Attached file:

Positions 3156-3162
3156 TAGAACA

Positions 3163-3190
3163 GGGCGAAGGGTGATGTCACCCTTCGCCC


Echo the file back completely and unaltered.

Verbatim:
Positions 3156-3162
3156 TAGAACA

Positions 3163-3190
3163 GGGCGAAGGGTGATGTCACCCTTCGCCC